Before Saturday’s loss to Green Bay, Wild coach Ken Matous said the injury to starting QB Alex Rouse wouldn’t cause him to look for another quarterback. Back-up Shane Mascarenas could do the job, Matous said.
But after Mascarenas threw four interceptions, including three on consecutive possessions, in the 55-41 home loss to Green Bay, Matous made it clear he’s on the lookout now. Wild fans better hope he finds one. Mascarenas may develop into a quality starter in the IFL, but he doesn’t appear to be ready yet. The Wild is 0-2, staring at 0-3 with Sioux Falls up after an off week. The Wild doesn’t have the luxury of Mascarenas learning on the job. And the QB problems are deeper than that. Is Rouse the answer? He is an indoor rookie too and threw three picks before he got hurt in the season-opening loss at Nebraska. The Wild needs an experienced QB; I have no idea if any are available at this point, like they would have been in the off-season. Matous has plenty of contacts, though. Dixie Wooten becoming a free agent saved the season in 2009. Adding to the Wild’s misery, Wooten is in Nebraska now and beat the Wild in the season opener.
The good news for the Wild is that, even with Mascarenas throwing four interceptions, the Wild was within six points with six minutes left. Even wth an average QB performance — heck, slightly below average, just not awful — the Wild wins the game. If you know any average to slightly below average experienced QBs, call the Wild office.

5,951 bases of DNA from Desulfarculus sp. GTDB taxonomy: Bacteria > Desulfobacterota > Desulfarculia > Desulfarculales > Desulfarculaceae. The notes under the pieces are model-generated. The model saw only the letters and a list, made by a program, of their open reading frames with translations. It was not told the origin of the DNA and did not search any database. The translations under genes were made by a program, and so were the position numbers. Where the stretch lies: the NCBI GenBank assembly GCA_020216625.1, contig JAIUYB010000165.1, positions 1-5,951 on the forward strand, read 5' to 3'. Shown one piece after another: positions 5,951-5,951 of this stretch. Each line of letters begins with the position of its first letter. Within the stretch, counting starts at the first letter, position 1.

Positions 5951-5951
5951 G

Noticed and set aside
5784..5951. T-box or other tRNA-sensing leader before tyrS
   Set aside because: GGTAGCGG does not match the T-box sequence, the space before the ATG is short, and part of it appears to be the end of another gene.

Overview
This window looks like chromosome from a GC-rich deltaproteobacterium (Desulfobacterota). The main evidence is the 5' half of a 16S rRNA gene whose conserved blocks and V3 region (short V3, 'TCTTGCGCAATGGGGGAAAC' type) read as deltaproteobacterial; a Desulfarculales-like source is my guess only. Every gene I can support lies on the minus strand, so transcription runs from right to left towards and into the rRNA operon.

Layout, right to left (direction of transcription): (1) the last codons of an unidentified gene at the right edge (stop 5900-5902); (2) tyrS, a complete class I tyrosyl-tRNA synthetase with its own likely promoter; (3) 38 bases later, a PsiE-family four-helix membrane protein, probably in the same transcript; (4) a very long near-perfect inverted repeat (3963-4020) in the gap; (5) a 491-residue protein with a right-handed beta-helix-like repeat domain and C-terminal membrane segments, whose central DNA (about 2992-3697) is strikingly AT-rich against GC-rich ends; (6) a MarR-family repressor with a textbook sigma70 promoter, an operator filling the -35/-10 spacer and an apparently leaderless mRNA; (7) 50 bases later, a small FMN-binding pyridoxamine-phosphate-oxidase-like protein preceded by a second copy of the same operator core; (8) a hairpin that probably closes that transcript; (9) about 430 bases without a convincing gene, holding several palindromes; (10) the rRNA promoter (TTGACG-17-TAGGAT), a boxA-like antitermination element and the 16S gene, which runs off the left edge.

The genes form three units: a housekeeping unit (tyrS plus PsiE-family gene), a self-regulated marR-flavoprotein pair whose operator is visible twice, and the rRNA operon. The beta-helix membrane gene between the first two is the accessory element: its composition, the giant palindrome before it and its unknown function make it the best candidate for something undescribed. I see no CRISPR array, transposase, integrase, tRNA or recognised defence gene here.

A few more thoughts:
1. I figured former KU star Jake Sharp would be an immediate impact player, but he hasn’t been much of a factor in two games. Sharp signed with the Wild to showcase his receiving talents for the NFL. In two games, has five catches for 30 yards. I’m confident Sharp expected much more when he signed on to play fo 225 bucks a week. I realize Sharp wants to prove he can catch the ball, but I think Matous should give him more time at running back. Matous talks about Sharp’s speed all the time, but it’s not being used much. Give him some carries, let him catch a few swing passes (like Green Bay did with their back). Sharp gets more comfortable and the Wild adds some explosiveness to their offense. Win, win.
2. If I’m Matous, I’m a little worried about the team’s attitude and toughness. The toughest, hardest working player on the field on Saturday night was Green Bay’s bowling ball of a running back, Andrew Verboncouer. He kept catching passes out of the backfield (9 catches, 67 yards) — a play the Wild never figued out how to stop. (Probably didn’t help that LB Chris Patterson was out.) He scored the game’s final TD on a 5-yard run, and it certainly seemed like the Wid players wanted no part of trying to tackle him.
4. It’s embarrassing when a pro team hs problems with the snap, as the Wild did several times on Saturday.
5. The Wild fell short of its own expectations and predictions when the game didn’t sell out. Attendance was 4,116. There may be a lesson here for rookie GM John Blazek. When you say the game is going to sell out, and it doesn’t, it looks bad.
6. Two of the Wild’s dynamic players, return man Randy Kelly and RB Darius Fudge, were bottled up on Saturday. The holes weren’t there for Fudge. I kept expecting Kelly to break one, but he never did. The Wild needs that duo to produce to win.